So recently we got into a discussion about a brand and whether the customer cares if you make money. Well… we decided it depends.

On what, you ask?

THE BRAND

Apple is a perfect example. They charge a premium for their products; however their brand is based on a solid foundation of products that simply work and a great customer experience.  What’s not to like? Will everyone pay the premium for that experience? No – but many will, and those that do are loyal. The reality is that Apple has engineers and designers that develop a great product that makes the customer feel special. Apple has cultivated the devoted customer base that other companies strive for.

Now let’s talk about the other end of the spectrum. A company that sells something generic, ordinary, and off-the-radar. Maybe their product/service is hard to understand and their message is unclear. The customer will start to focus on negative aspects. “It costs too much. It looks cheap. It’s a rip off.” Ultimately, the customer could be lead to the conclusion – “They are making too much money.”  A perfect example is gas. Who really WANTS to buy gas? No one. There’s a resentful feeling as we stand at the pump, sending dollar after dollar into our tanks. Gas, and the brand, offers no promise. The most successful, and often profitable, gas stations are those that manage to create a user experience; those like QuikTrip in St. Louis that offer more than gas. They create loyalty to their brand in an industry where most customers are just seeking the cheapest gallon.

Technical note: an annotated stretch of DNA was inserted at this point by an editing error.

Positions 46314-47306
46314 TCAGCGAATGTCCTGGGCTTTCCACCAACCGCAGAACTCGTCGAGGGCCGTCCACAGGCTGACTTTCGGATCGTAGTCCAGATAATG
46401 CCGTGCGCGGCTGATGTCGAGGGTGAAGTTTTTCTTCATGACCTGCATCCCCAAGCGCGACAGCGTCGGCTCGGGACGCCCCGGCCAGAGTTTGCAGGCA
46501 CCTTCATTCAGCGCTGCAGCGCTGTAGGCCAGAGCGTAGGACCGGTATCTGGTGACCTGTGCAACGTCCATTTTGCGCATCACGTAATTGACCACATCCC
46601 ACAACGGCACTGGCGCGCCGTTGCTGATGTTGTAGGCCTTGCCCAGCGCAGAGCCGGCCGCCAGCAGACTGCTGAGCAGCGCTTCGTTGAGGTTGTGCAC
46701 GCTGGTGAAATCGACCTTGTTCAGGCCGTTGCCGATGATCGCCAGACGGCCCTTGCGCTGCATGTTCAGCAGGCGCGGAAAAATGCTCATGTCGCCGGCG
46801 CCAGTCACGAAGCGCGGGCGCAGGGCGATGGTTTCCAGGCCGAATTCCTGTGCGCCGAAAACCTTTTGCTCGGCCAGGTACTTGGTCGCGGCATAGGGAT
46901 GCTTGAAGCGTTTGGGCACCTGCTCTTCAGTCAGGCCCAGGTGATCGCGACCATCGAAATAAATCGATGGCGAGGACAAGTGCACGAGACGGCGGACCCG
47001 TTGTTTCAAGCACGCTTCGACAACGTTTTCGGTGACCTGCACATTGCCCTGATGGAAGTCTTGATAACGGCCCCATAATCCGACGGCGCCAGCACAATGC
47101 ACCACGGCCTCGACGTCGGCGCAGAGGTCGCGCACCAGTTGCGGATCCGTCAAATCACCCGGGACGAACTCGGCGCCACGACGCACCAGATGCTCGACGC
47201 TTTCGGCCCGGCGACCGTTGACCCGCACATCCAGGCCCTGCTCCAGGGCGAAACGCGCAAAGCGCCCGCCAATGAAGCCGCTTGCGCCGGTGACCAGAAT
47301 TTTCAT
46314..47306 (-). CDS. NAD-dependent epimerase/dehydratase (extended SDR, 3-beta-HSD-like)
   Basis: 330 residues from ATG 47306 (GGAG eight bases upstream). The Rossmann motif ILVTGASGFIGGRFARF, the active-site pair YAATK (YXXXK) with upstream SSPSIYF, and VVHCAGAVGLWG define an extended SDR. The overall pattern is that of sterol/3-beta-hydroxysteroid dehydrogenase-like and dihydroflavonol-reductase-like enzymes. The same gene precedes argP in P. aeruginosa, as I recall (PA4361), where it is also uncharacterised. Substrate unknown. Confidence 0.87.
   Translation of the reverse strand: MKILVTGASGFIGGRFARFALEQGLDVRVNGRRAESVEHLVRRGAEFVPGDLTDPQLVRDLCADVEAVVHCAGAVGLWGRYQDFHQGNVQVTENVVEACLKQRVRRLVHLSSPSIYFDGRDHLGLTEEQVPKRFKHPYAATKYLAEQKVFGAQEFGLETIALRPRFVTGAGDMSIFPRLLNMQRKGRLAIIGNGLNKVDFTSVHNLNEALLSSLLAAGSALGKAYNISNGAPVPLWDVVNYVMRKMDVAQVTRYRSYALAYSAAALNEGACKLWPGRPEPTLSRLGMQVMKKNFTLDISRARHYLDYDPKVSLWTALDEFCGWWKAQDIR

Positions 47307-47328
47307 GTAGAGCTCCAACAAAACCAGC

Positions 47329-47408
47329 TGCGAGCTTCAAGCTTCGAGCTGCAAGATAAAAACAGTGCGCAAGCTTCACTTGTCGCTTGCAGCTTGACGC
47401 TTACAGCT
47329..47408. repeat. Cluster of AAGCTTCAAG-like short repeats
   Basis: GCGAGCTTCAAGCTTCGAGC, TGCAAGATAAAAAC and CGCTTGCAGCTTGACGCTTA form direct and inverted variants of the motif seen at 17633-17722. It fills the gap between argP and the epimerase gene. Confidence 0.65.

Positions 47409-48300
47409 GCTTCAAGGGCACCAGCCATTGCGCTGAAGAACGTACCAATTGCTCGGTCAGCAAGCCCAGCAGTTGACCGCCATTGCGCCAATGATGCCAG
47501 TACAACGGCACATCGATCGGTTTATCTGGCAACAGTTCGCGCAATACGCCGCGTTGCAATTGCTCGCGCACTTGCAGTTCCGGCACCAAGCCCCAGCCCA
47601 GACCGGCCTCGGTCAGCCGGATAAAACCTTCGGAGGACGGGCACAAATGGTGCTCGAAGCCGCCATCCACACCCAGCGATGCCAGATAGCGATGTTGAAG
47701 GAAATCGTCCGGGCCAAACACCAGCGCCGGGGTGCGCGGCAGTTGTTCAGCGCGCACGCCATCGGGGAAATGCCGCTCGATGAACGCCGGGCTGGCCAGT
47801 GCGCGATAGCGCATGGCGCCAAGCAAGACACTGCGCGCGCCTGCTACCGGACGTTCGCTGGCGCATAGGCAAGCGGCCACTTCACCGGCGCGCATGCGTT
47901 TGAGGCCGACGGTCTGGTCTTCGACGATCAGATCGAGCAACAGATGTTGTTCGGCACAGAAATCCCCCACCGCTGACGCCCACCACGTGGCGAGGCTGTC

You name it, we’ve all been there. With an Apple product you have millions of people waiting for their latest products, some camping outside stores the night before. Did anyone line up for the Microsoft Zune? I don’t think so. The Zune doesn’t even exist anymore. If the iPod disappeared there would be huge outcries. Why?  Because the consumer has forged an emotional connection to the Apple brand and their products. The Zune was like comparing generic cola to Coke. The products are the same cost to the manufacturer, but one has a huge premium. Many people grew up on Coke, so there is a real bond there. They are willing to pay the extra money for Coke over the generic cola.

In the end, your customer doesn’t care about your profits. They just want to know that you will deliver on what you promise with your brand. No Brand Promise = NO customers.

 

Article written by

partner/marketing strategist/climber of mountains